Squalid, drug-ridden Nunavut jail unsafe, likely illegal, corrections watchdog says
Canada’s prison ombudsman finds BCC violates international human rights norms
Iqaluit’s notorious Baffin Correctional Centre — unsafe, unsanitary and insecure — violates international human rights standards and should be shut down, Canada’s prison watchdog agency found in a blistering report the Nunavut government suppressed for nearly a year.
“The current state of disrepair and crowding are nothing short of appalling…,” said the 34-page report, written by Canada’s Office of the Correctional Investigator.
On top of that, the agency found illegal drugs and contraband flow easily into BCC and that correctional officers can’t stop it.
The flourishing drug and contraband trade inside BCC is so bad, it damages carving and cultural programs aimed at rehabilitating inmates, the report said.
That’s because inmates on temporary leave face demands from other inmates to smuggle drugs back into the prison. If they refuse, they risk threats and beatings.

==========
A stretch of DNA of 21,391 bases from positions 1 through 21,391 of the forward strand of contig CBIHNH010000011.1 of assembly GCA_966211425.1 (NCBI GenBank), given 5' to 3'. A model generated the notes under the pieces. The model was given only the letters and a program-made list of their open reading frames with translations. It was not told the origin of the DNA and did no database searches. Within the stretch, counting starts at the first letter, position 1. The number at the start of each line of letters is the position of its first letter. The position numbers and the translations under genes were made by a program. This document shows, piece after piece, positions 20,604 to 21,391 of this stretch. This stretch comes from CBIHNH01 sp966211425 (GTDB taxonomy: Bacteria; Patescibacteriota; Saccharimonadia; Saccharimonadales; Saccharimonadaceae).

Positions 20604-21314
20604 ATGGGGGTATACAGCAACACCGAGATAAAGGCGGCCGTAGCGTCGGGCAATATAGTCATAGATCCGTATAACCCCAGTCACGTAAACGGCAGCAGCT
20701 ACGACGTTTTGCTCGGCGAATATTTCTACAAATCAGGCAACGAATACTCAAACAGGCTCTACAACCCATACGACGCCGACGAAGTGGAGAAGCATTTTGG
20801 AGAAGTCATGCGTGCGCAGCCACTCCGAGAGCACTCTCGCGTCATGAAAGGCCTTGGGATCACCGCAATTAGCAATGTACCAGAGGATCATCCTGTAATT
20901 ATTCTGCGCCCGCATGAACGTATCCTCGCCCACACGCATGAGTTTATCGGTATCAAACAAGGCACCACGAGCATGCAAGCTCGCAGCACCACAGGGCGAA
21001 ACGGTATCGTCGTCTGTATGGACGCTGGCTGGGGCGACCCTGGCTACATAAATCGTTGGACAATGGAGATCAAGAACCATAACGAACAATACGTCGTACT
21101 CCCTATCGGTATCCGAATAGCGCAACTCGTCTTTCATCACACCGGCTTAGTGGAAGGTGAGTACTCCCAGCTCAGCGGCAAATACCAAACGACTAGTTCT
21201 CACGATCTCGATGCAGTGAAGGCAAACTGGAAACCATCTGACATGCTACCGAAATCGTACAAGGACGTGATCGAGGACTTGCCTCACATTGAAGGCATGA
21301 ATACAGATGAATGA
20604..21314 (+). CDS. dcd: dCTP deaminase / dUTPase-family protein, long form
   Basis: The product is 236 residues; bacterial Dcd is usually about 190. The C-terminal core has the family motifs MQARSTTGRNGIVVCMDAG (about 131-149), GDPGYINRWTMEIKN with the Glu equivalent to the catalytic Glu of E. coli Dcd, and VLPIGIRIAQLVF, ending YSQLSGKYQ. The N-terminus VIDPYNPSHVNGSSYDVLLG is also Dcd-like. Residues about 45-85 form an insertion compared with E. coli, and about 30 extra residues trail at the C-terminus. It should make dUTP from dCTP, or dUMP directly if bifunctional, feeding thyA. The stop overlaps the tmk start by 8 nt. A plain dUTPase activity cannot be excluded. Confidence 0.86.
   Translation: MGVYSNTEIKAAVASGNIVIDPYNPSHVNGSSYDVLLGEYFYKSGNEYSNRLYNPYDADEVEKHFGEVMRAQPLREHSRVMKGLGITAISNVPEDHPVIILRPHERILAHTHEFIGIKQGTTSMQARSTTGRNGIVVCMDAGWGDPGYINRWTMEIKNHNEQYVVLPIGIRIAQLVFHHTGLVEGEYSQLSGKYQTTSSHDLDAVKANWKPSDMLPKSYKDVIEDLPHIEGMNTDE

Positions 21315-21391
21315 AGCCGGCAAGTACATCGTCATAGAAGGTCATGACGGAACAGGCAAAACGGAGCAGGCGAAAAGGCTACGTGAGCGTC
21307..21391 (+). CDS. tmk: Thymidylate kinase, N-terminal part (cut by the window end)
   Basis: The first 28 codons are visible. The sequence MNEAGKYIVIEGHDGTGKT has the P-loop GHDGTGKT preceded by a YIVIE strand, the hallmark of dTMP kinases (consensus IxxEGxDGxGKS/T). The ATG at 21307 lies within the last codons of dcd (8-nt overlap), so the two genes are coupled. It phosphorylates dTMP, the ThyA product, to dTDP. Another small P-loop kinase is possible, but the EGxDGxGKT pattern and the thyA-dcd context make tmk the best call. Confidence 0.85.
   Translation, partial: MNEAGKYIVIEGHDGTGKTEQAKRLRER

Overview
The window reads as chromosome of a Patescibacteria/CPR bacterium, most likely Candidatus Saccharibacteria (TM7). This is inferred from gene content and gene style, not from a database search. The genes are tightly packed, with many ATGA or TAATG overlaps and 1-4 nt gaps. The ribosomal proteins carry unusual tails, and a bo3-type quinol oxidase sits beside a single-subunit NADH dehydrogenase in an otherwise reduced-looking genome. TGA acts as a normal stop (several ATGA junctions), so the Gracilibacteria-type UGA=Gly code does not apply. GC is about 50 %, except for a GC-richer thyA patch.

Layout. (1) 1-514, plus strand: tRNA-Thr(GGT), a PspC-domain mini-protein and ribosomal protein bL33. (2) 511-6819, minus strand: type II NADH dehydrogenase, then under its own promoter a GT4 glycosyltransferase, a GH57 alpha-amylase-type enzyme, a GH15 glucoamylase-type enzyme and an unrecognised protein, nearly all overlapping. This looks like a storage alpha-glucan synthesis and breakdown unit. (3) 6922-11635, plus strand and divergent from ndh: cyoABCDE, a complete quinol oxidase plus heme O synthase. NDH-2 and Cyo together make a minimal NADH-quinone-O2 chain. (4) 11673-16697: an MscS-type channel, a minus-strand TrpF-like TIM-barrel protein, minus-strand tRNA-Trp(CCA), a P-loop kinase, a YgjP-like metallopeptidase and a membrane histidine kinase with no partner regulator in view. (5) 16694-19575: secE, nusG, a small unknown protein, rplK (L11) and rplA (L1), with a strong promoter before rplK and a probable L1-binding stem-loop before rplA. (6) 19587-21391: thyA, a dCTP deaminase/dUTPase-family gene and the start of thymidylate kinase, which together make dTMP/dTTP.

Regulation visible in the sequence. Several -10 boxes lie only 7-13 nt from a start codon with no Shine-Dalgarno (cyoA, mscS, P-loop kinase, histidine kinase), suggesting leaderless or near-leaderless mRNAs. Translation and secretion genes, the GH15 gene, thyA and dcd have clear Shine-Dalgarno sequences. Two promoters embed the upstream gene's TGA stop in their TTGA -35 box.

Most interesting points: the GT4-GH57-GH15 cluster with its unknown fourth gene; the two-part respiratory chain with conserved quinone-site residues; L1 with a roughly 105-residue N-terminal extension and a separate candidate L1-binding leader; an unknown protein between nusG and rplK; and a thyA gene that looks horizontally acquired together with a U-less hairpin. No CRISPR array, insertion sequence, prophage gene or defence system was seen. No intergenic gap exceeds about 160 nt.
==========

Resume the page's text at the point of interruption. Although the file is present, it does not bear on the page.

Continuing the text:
“The result is that fewer and fewer offenders participate in programs outside BCC,” the report said.
And visiting family members also get constant pressure to smuggle drugs and contraband into the prison, “as the risk of detection is considered low.”
Last year, enterprising inmates even bored holes through BCC’s exterior walls to bring drugs into the prison.
“This raises concern about the security perimeter of BCC and its adequacy as a correctional facility,” the report said.
As for correctional officers, they “are overwhelmed and appear ineffective” at stopping the movement of contraband into the jail.
That’s partly due to BCC’s poor design, which makes it difficult for staff to directly observe inmates, a problem that’s compounded by overcrowding.
“With so many inmates, the 10 narrow hallways and multiple rooms prevent appropriate supervision of inmates and limit positive interactions between staff and inmates,” the report said.
And the report found the GN’s human rights and corrections policy weaknesses include the following, some of which are Charter of Rights violations:
• a corrections policy that is “silent on the unique needs and situation of Inuit people;”
• the use of straitjackets to confine prisoners for up to 24 hours;
• the use of restraint chairs and “chemical restraints” without consent;
• no provisions for meeting the religious and cultural needs of inmates;